U.S. Ambassador in Riyadh picks up ‘sore points' in India-Saudi Arabia relations, but reports economic cooperation to be dominant factor.

India is “concerned” that Saudi Arabia is funding religious schools and organisations that contribute to extremism in South Asia, including India, a senior Indian diplomat is reported as saying in a U.S. diplomatic cable accessed by The Hindu through WikiLeaks.

The cable, dated September 9, 2009 (224156: secret), from the U.S. Ambassador to Saudi Arabia, Richard Erdman, quotes Rajeev Shahare as telling him: “Indian Islam is a tolerant Islam, and we cannot abide by the spread of extremist views.” Mr. Shahare was India's charge d'affaires in Riyadh at the time.

Treatment of Indians

Another “sticking point” in bilateral relations, the Indian diplomat is reported as saying, was the treatment of Indian nationals living in Saudi Arabia. Unskilled Indian workers were “sometimes mistreated by employers, and suffered from restrictive Saudi foreign-labor practices.”

Mr. Shahare reportedly told the U.S. Ambassador that the Indian government had on several occasions proposed a bilateral agreement protecting the rights of Indian workers, but “the Saudis refused this out of hand.” He also complained that Indian companies operating in the kingdom faced an “unsatisfactory regulatory climate.”

“He cited Saudi requirements for maintaining large local bank balances, particularly in the case of foreign-owned trading companies, and ‘Saudiization' of the work force, as specific impediments to further growth and investment. For example Bank of India, which hopes to open a branch in Jeddah in 3-4 months, was currently balking at a requirement that its entire front office staff be Saudi,” the 2009 cable from the U.S. Embassy in Riyadh reports.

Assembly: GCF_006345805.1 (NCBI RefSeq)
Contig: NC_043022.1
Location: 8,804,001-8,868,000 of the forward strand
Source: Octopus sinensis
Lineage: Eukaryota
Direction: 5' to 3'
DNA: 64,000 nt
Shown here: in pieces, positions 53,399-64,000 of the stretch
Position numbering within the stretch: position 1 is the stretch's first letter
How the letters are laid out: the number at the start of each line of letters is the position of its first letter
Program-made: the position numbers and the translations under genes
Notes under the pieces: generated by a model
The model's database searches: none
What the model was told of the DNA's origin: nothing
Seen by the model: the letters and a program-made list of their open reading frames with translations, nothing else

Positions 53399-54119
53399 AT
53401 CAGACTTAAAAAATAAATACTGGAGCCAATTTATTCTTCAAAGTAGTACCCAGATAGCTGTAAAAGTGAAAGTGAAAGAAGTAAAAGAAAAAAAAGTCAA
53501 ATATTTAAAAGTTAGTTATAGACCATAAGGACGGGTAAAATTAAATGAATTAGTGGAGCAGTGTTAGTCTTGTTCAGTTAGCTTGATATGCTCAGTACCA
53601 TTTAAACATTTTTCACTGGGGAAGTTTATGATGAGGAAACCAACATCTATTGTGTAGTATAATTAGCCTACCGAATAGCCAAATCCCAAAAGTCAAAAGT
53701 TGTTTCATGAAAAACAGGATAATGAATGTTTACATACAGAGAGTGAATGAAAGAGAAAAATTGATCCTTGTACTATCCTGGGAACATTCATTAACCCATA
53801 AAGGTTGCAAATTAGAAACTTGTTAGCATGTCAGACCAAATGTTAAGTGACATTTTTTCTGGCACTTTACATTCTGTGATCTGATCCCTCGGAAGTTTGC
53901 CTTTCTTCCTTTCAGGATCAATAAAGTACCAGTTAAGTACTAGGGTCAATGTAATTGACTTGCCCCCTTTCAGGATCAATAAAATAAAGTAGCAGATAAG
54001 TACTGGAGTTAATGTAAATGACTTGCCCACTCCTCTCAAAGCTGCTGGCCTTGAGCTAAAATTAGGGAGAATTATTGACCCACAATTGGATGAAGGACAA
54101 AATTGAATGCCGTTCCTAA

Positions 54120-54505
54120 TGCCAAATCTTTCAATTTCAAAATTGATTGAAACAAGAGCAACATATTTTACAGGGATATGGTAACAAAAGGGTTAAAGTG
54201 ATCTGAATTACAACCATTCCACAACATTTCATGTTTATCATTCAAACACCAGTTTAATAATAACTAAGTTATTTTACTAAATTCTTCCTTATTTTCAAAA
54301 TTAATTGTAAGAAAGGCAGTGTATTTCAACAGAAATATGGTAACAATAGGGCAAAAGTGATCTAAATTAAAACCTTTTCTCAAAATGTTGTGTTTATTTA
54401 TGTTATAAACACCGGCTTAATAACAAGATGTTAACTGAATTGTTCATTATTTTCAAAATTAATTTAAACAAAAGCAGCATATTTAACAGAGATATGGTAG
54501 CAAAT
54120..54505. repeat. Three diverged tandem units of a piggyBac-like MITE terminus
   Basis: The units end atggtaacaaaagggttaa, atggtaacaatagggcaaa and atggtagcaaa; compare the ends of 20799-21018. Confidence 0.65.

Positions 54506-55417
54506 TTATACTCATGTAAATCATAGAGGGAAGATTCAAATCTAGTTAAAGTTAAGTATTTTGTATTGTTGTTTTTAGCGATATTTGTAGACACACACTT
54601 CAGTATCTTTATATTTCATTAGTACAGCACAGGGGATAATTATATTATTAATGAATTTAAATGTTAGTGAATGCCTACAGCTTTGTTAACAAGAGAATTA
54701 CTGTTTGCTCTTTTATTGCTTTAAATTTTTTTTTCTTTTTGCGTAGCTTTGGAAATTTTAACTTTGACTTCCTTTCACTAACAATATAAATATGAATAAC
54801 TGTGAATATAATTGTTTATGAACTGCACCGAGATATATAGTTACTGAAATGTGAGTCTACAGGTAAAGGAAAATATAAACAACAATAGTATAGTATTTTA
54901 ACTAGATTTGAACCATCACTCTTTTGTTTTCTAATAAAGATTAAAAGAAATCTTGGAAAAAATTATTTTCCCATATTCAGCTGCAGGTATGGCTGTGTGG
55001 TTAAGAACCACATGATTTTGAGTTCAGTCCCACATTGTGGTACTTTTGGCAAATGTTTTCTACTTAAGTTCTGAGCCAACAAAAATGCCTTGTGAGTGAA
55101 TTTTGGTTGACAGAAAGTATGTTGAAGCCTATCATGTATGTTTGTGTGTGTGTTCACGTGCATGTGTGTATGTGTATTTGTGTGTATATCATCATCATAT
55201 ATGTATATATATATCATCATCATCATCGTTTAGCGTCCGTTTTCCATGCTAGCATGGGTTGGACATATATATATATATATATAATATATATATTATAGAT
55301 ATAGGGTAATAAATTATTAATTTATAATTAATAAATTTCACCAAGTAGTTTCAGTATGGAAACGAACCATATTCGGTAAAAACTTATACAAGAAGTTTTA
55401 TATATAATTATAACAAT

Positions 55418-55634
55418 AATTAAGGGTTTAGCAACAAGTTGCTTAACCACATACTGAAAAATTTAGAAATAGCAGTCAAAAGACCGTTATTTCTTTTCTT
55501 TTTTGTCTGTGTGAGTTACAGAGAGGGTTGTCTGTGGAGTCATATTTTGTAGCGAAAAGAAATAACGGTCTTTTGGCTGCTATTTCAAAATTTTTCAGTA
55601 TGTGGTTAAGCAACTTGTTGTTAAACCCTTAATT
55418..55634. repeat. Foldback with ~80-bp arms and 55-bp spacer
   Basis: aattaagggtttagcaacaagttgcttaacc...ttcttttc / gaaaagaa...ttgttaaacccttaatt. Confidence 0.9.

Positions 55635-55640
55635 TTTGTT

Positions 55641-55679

Other “sore points” in India-Saudi relations that remained despite a vast improvement since King Abdullah's visit to India in 2006 included the Saudi tendency to view India through a “Pakistani lens” on issues like Kashmir and the treatment of Muslims.

“While these bilateral sore points remain, they are now (to some extent) politely ignored in the context of greater economic cooperation. Shahare described India's policy as aimed at strengthening the economic relationship, to the point where it becomes the dominant factor in the political relationship. The Indian Charge remarked that while India and Pakistan were often lumped together when discussing politics, Pakistan was ‘not a real counterpart' to India on the economic level,” Mr. Erdman wrote.

India was also irritated by Saudi Arabia's criticism of its relations with Israel, Mr. Shahare told the U.S. Ambassador. He added: “We repeatedly remind them we were among the first to recognize a state of Palestine, with Jerusalem as its capital and that the Indian commitment to the Palestinian cause remains unwavering. However, India must put its national interest first, and there are compelling pragmatic reasons for its relationship with Israel.''

Israeli satellite launch

The Indian diplomat described the Saudi media's description of an India-launched Israeli communications satellite as “a spy satellite that would watch Arabs” as “unfortunate.''